At the northern wall of the tomb-chapel, a part of the collapsed wall was found. Limestone pyramidion was found in this area, which had the height of about 60 cm. Another collapsed wall was found in the southern area of the building, and dense distribution of the small relief blocks were found. As described above, simple burial using a wooden coffin was found attached to the approach. Beside the northern collapsed wall, Shaft 16 was found but it turned out to be unfinished at 1.2 m below the surface gravel.

A building of the New Kingdom found at Dahshur, stamped brickA building of the New Kingdom found at Dahshur, stamped brick

III: Finds
1: Introduction
More than thousand fragments of various objects were uncovered during the excavation from the site. Most of these objects probably date to the late 18th Dynasty to the early 19th Dynasty.

2: The description of the finds
1) Fragments of limestone relief blocks
More than twenty fragments of relief blocks were unearthed from the bottom of Shaft A. They carved in sunk relief. There remained color traces on several blocks. You may find the selected relief blocks at Pls. 2-3 and 3-3. Blocks showing a facade of a temple with male priests, a male offering bearer, and a portrait with golden necklace. Judging from the style and shape of relief motifs, these relief blocks presumably date to the end of the 18th Dynasty to the beginning of the 19th Dynasty after the Amarna period (note 10).

Relief fragment 1Relief fragment 1

Relief fragment 2Relief fragment 2

2) Architectural objects
A limestone pyramidion was uncovered from collapsed walls. The height of the pyramidion is 60 cm. There was a shallow depression at the bottom of it (note 11).

A pyramidion found at Dahshur (limestone, no inscriptions)A pyramidion found at Dahshur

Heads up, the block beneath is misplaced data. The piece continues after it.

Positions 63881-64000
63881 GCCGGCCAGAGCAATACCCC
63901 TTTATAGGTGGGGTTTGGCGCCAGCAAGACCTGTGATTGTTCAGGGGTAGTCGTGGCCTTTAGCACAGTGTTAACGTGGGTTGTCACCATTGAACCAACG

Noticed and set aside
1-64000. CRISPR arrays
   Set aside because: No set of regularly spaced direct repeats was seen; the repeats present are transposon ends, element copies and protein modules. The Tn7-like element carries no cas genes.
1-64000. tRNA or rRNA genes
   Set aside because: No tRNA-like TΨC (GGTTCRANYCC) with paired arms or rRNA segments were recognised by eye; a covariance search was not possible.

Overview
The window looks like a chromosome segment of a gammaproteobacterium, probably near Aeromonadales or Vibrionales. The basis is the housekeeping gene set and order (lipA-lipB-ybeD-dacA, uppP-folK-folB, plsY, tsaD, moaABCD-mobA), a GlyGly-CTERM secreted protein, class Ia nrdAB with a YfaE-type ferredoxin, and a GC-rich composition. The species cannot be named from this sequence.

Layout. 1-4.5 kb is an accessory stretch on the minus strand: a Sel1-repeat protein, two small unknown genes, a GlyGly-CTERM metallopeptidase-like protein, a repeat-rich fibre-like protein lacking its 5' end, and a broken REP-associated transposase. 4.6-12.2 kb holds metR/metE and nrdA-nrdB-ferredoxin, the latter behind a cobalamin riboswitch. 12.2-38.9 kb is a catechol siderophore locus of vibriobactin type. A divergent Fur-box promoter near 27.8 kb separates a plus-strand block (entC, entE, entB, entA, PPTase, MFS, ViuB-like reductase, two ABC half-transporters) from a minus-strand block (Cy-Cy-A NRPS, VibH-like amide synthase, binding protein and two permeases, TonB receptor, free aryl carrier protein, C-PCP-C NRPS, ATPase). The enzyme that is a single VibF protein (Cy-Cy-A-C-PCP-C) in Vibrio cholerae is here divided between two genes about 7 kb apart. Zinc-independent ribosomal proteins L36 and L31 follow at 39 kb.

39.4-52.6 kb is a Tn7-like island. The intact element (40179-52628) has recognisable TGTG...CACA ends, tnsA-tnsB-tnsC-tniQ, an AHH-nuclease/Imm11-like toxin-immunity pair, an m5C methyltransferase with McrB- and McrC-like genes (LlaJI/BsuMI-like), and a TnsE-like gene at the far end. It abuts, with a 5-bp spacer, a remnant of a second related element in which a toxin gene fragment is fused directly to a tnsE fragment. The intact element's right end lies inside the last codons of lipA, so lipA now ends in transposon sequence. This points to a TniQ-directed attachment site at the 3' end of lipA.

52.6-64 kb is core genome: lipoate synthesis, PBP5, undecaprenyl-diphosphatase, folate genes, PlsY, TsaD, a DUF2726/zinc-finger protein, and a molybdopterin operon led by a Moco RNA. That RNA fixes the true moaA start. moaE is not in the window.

3) Pottery
The clay of potsherds is divided into Silt and Marl (note 12). Most of potsherd from the site belong to Silt group. Blue-painted pottery fragment were uncovered over the excavated area. Pottery with blue-painted decoration is very popular in the late 18th Dynasty to the 19th Dynasty. There were several fragments from plant pots and miniature vases.

4) Canopic jars
Fragments of alabaster and faience canopic jars were unearthed (note 13). Most of canopic jars were from Shaft A. Lids of jars were shaped as four sons of Horus: Imsety, Hapy, Duamutef, and Qebefsenuef. One of alabaster canopic jars has an inscription on the body. We could deciphered the name and his title, as "Overseer of the royal stable, Mes" (note 14).

A lid of canopic jarA lid of canopic jar

5) Fragments of polychrome glass vessels
We found two fragments of glass vessels with core technique from Shaft A. They had wavy and pinnate decorations on them.

6) Beads
A number of beads of various shapes and sizes were recorded from the site. Most of them are blue faience and glass.

7) Rings
A complete blue faience ring with a design in the shape of lotus flower was uncovered from the debris of Shaft A. We know that the group of blue faience rings with the same size and design were discovered from the royal tomb of Tutankhamun in the Valley of the Kings by Howard Carter (note 15). A bronze ring with gold coil was found from Shaft A.

Ring 1Ring 1

Ring 2Ring 2

8) Amulets
A number of amulets of various materials and kinds were uncovered. They consist of Tyet, papyrus scepters, and snake heads types (note 16).

9) Sockets and inlay pieces of artificial eyes
We found fragments of sockets and inlay pieces of artificial eyes. Most of them are fragmentary.

10) Inlay pieces
A number of fragments of glass inlay pieces in the various shapes of hieroglyphic signs were recovered during the excavation.

11) Wooden objects
Fragments of wooden plaques were uncovered and some of them had carved inscriptions on them.

12) A fragments of statuette
A part of the head from a limestone statuette was found in the debris near the collapsed walls. The head with the Atef crown and Uraeus on the artistic feature of the statuette.

A small sculpture wearing atef crownA small sculpture wearing atef crown

13) Shabtis
Shabtis of a variety of materials were found from the excavated area. The materials are including stone, faience, wood, and clay. Most of them are fragmentary and from Shaft A. A fine small green faience face from shabti was also unearthed. We could deciphered several names and titles on them, as Mes, Hwy, Amenk3, and Pashedw (note 17).

This season, we excavated the mud construction found in the general survey, and the shaft was 13 m beneath the floor, and underground chambers were revealed, the construction turned out to be the tomb-chapel in the New Kingdom. Many objects were found mostly from the Shaft A, and relief motif or other kinds of objects such as pottery sherds painted blue, ornamental objects, and small statue suggested the period from the late 18th Dynasty to the early 19th Dynasty, therefore post Amarna period.